The Department of State to the British Embassy


The Department of State acknowledges the receipt of the British Embassy’s aide-mémoire of March 9, 1942 regarding the exchange of diplomatic, consular and other personnel between the American Republics and the Axis Powers in Europe.

The United States Government is pleased to note that the British Government will be glad to facilitate by the issuance of navicerts any arrangements made by or with the approval of the United States for the exchange of diplomatic, consular, and other official personnel of the American Republics and the Axis Powers in Europe.

With respect to the repatriation of non-official Axis nationals susceptible of internment in the United States, this Government shares the opinion of the British Government that a careful examination should be made in the case of individuals possessing special abilities which could manifestly be used in furthering the enemy’s war effort. Regarding all other Axis non-officials susceptible of internment in the United States, this Government believes that reciprocal repatriation would be preferable to internment.

The United States Government has noted with appreciation that the British Government is fully aware of the other factors which must be considered in connection with the repatriation of Axis non-officials from the other American Republics. Of particular importance in this regard are the wishes of the other American Republics and the potentialities for danger inherent in the continued freedom in those Republics of unscrupulous Axis agents. In order to meet this situation, the United States Government placed its facilities at the disposal of all American Republics which desired to rid themselves of Axis nationals. In a number of instances the Government of the United States felt that it was preferable to undertake obligations to repatriate the Axis personnel in question rather than to leave them at liberty in their chosen fields of activity in the Western Hemisphere, and it is the considered opinion of this Government that it could not divest itself of those obligations to certain other American Republics without seriously damaging the cause of the United Nations.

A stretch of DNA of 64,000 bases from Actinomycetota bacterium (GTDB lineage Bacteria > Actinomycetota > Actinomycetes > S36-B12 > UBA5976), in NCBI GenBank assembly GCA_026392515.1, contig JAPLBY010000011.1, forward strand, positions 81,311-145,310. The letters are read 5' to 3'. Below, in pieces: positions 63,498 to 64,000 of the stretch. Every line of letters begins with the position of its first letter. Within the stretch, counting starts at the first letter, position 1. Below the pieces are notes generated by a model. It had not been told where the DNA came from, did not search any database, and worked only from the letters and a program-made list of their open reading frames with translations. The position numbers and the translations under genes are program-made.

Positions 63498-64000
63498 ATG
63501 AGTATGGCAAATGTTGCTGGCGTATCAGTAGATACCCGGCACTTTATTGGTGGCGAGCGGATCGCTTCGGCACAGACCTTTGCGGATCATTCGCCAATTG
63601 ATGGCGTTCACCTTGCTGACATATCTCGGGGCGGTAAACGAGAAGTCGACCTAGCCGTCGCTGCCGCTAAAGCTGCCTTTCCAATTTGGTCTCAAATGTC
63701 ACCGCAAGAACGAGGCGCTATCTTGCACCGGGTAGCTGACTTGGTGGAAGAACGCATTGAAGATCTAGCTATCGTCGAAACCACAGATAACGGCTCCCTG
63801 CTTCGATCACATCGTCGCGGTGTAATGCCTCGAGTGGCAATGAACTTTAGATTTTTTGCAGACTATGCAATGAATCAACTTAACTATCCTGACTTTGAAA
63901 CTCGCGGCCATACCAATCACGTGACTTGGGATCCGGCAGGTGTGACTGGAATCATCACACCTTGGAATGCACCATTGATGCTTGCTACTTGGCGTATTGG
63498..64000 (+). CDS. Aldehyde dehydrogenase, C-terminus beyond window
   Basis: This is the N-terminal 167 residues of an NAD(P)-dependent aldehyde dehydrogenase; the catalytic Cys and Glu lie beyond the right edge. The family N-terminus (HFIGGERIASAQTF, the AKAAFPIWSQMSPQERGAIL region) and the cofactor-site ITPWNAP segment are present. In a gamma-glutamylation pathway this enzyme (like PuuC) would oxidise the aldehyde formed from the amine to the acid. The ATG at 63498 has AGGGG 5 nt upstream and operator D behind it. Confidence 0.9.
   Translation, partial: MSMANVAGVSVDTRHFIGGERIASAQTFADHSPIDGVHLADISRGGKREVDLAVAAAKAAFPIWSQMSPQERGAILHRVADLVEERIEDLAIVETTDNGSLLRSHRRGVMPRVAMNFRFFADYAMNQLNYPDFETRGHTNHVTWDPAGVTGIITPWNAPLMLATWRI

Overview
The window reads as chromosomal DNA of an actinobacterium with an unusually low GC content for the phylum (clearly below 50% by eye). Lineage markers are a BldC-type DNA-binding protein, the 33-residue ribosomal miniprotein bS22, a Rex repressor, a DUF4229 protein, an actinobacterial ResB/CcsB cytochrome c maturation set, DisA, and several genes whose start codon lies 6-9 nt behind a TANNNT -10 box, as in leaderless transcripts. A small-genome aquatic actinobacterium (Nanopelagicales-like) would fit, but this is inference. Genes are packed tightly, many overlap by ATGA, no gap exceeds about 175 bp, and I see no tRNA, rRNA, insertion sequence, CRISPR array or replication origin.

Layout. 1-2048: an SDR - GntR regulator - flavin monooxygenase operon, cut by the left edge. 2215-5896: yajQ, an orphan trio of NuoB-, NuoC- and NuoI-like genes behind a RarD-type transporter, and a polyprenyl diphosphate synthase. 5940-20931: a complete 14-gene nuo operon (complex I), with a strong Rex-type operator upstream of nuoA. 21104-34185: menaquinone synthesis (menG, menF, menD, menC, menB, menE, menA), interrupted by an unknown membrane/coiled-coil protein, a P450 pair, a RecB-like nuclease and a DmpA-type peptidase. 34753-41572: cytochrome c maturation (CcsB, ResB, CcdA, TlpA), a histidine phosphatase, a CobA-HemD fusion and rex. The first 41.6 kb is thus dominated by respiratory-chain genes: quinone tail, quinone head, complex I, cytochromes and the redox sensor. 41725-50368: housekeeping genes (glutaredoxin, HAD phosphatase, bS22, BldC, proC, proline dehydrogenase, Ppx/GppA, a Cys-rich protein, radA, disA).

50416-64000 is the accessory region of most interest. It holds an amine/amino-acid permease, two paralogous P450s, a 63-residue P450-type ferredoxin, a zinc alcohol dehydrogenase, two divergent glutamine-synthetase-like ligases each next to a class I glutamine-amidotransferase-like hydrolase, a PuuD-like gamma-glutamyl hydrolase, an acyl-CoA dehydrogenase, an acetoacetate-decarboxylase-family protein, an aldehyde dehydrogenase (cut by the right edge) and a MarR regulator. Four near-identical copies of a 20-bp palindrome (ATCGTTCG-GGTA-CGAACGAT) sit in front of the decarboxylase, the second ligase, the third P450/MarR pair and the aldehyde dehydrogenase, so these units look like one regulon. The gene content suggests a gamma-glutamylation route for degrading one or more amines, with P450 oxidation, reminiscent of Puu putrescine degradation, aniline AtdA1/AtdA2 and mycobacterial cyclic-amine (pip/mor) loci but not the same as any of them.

The Governments of Brazil and Uruguay expressed the desire to conduct their own exchanges of personnel with the Axis Powers in Europe. The Government of the United States, respectful of the sovereign rights of the Brazilian and Uruguayan Governments, and mindful of the friendly disposition of these non-belligerent Governments toward the common cause, has assured the Governments of Brazil and Uruguay that it will grant safe-conducts for their exchange vessels, thus leaving to those Governments that complete freedom of [Page 344] action which they desire in determining the persons to be placed aboard their vessels and in prescribing the regulations to be enforced regarding the search of baggage, financial matters, and other such details.

It is earnestly hoped that the British Government will concur in the considered judgment of the United States Government that the contribution which a few German or Italian individuals might make to the enemy’s war effort is less important than the possible repercussion from interference with the desires of the American Republics to rid themselves of dangerous Axis nationals and to conduct their own exchange arrangements without hindrance from any of the United Nations to whose common cause these Republics are either allied or outspokenly friendly.